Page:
Mortgage customers set to be able to extend payment holidays
Borrowers who are taking a three-month mortgage payment holiday are set to be able to extend it for another three months, or start making reduced payments.
Three-month mortgage payment holidays are already available for borrowers who are struggling due to the financial impact of coronavirus.
But the Financial Conduct Authority (FCA) has now proposed that, for customers who have not yet asked for one, the time to apply for one would be extended until October 31.
The current ban on homes being repossessed will also be continued until October 31 under the plans.
Based on the average mortgage in the country, UK banks were already set to make more than £800 million more in additional interest by people taking a mortgage holiday
For those who are still experiencing temporary payment difficulties due to coronavirus, firms should continue to offer support – which could include extending a payment holiday by a further three months or starting to make reduced payments under the proposals.
More than 1.8 million mortgage payment holidays have been taken up, and the first of these are due to come to an end in June.
Laura Suter, personal finance analyst at investment platform AJ Bell, said: “The three-month extension of mortgage holidays will be welcome relief for those households struggling with a fall in income and uncertain job prospects during the current crisis.”
But she added: “Based on the average mortgage in the country, UK banks were already set to make more than £800 million more in additional interest by people taking a mortgage holiday and that will leap up now the period has been extended.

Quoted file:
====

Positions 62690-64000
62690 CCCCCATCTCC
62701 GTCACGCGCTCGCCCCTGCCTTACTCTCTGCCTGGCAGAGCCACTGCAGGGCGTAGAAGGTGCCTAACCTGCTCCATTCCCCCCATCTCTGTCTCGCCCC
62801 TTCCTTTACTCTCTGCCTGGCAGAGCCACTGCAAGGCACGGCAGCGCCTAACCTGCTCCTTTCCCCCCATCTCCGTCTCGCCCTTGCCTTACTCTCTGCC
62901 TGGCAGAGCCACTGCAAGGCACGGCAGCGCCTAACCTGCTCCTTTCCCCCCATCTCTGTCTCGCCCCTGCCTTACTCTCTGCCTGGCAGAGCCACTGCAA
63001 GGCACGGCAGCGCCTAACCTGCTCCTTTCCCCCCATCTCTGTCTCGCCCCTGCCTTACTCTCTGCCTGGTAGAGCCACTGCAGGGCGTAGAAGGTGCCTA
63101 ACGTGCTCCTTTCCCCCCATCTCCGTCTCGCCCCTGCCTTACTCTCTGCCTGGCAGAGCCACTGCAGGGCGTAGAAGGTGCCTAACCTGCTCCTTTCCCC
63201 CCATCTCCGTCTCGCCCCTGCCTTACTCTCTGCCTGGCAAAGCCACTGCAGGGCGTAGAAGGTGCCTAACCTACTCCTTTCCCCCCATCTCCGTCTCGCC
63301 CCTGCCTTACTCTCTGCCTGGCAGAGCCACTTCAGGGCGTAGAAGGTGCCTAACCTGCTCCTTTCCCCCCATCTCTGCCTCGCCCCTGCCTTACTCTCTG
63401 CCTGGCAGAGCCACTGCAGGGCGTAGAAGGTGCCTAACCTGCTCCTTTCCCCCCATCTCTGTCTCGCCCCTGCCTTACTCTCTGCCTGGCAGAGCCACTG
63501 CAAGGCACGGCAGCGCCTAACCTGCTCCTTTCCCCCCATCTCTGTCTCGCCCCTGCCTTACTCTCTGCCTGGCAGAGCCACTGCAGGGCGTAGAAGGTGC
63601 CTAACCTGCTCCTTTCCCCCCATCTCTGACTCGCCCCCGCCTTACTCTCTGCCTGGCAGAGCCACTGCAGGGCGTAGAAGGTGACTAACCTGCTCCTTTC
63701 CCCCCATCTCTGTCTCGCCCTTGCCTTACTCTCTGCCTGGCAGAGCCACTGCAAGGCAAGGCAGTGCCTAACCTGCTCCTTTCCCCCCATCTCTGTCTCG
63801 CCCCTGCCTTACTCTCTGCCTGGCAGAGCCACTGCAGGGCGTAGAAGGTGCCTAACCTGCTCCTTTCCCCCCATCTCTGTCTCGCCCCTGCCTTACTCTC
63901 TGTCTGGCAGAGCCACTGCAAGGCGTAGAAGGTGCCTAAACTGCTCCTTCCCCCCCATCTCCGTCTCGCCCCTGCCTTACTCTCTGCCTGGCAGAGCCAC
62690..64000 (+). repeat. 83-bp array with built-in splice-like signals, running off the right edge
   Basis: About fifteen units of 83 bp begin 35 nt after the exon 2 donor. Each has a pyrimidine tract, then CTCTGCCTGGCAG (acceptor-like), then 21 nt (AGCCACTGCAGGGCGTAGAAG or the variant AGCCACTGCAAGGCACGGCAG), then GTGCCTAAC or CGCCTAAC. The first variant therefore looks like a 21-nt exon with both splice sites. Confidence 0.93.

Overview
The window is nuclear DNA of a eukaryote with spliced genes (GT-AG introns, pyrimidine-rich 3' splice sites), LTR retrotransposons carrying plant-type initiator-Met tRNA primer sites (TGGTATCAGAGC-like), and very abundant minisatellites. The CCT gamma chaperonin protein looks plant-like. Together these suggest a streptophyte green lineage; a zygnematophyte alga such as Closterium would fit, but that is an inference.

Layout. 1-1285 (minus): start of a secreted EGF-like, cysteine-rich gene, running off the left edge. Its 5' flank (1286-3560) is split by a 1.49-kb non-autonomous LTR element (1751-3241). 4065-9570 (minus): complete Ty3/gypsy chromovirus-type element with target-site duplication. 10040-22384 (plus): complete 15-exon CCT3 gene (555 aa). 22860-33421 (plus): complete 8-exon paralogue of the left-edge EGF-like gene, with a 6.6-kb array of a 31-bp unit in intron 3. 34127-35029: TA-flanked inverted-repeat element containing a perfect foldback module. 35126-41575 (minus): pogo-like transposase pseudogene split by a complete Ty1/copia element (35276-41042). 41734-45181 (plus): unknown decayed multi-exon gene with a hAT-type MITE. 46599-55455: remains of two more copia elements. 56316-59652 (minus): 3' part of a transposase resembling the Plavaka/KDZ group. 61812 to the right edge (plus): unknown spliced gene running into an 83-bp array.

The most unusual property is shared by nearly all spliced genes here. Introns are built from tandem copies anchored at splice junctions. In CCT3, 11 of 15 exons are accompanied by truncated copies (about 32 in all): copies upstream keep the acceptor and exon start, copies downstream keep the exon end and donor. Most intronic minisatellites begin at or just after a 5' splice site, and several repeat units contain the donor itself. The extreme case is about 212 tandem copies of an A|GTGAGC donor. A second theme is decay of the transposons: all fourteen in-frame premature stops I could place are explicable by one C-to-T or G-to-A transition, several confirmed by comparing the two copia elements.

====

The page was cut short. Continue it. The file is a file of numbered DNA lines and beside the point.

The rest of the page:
“While the break in payments will be a lifeline for some people, they should research all the options first, including extending their term to reduce monthly payments, seeing if they can switch to a lower rate or switching to interest-only for a period.”
The FCA is inviting feedback by May 26 and expects to finalise the guidance, which applies only to mortgages and not other credit products, shortly afterwards.
Christopher Woolard, interim chief executive at the FCA, said: “Our expectations are clear – anyone who continues to need help should get help from their lender.
Where consumers can afford to restart mortgage payments, it is in their best interests to do so
“We expect firms to work with customers on the best options available for them, paying particular attention to the needs of their vulnerable customers, and to provide information on where to access help and advice.
“Where consumers can afford to restart mortgage payments, it is in their best interests to do so. But where they can’t, a range of further support will be available. People who are struggling and have not had a payment holiday will continue to be able to apply until October 31.”
Generally, mortgage interest still builds up during a payment holiday, unless the lender says otherwise. And the outstanding debt will still be owed by the borrower.
This may mean a borrower might find they need to extend the length of their mortgage term when they come to the end of a payment holiday, in order to make sure their monthly payments are around the same level they were before.
The FCA would still expect customers who can afford to return to full repayments to do so as this is in their best interests.
At the end of a payment holiday, firms should contact their customers to find out if they can resume payments and if so, agree a plan on how the missed payments will be repaid.
Firms are expected to engage with their customers and find out what they can repay and, for those who remain in temporary financial difficulty, offer further support.
The FCA said payment holidays and partial payment holidays offered under this guidance should not have a negative impact on credit files.
But it said people should remember that credit files are not the only source of information which lenders can use to assess creditworthiness.
This guidance would also not prevent firms from providing more favourable forms of assistance to the customer, such as reducing or waiving interest.
Economic Secretary to the Treasury John Glen said: “Everyone’s circumstances will be different, so when homeowners can pay some or all of their mortgage, they should work with their lender on a plan; but if they are still struggling, I want them to know that help is there.”
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